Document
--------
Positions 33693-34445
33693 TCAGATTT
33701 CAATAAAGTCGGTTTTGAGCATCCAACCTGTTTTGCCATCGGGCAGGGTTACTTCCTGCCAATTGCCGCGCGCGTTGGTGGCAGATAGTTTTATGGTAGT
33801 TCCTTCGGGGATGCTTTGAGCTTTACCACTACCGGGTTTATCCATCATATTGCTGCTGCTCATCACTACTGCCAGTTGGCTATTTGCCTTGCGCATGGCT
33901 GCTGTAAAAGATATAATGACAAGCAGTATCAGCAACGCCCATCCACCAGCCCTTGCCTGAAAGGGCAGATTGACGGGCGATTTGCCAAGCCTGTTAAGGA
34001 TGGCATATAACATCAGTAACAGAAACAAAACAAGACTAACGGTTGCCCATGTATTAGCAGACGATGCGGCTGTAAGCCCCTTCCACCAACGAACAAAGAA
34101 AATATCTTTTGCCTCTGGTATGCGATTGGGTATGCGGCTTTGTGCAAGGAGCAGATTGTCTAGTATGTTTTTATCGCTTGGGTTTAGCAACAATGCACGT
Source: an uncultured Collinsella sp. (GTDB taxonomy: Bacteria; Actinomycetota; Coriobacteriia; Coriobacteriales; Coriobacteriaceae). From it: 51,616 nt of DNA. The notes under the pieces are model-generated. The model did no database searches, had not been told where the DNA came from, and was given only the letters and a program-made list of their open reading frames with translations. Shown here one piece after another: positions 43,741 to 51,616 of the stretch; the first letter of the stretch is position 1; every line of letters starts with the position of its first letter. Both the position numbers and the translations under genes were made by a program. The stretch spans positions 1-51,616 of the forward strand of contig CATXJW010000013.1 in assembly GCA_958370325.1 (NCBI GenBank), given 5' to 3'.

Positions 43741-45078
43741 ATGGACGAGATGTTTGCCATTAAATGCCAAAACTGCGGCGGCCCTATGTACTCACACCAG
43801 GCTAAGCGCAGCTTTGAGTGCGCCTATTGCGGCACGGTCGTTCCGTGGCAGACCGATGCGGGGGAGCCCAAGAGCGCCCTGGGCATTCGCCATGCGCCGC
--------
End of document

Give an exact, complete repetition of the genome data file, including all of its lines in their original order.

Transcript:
Positions 33693-34445
33693 TCAGATTT
33701 CAATAAAGTCGGTTTTGAGCATCCAACCTGTTTTGCCATCGGGCAGGGTTACTTCCTGCCAATTGCCGCGCGCGTTGGTGGCAGATAGTTTTATGGTAGT
33801 TCCTTCGGGGATGCTTTGAGCTTTACCACTACCGGGTTTATCCATCATATTGCTGCTGCTCATCACTACTGCCAGTTGGCTATTTGCCTTGCGCATGGCT
33901 GCTGTAAAAGATATAATGACAAGCAGTATCAGCAACGCCCATCCACCAGCCCTTGCCTGAAAGGGCAGATTGACGGGCGATTTGCCAAGCCTGTTAAGGA
34001 TGGCATATAACATCAGTAACAGAAACAAAACAAGACTAACGGTTGCCCATGTATTAGCAGACGATGCGGCTGTAAGCCCCTTCCACCAACGAACAAAGAA
34101 AATATCTTTTGCCTCTGGTATGCGATTGGGTATGCGGCTTTGTGCAAGGAGCAGATTGTCTAGTATGTTTTTATCGCTTGGGTTTAGCAACAATGCACGT
Source: an uncultured Collinsella sp. (GTDB taxonomy: Bacteria; Actinomycetota; Coriobacteriia; Coriobacteriales; Coriobacteriaceae). From it: 51,616 nt of DNA. The notes under the pieces are model-generated. The model did no database searches, had not been told where the DNA came from, and was given only the letters and a program-made list of their open reading frames with translations. Shown here one piece after another: positions 43,741 to 51,616 of the stretch; the first letter of the stretch is position 1; every line of letters starts with the position of its first letter. Both the position numbers and the translations under genes were made by a program. The stretch spans positions 1-51,616 of the forward strand of contig CATXJW010000013.1 in assembly GCA_958370325.1 (NCBI GenBank), given 5' to 3'.

Positions 43741-45078
43741 ATGGACGAGATGTTTGCCATTAAATGCCAAAACTGCGGCGGCCCTATGTACTCACACCAG
43801 GCTAAGCGCAGCTTTGAGTGCGCCTATTGCGGCACGGTCGTTCCGTGGCAGACCGATGCGGGGGAGCCCAAGAGCGCCCTGGGCATTCGCCATGCGCCGC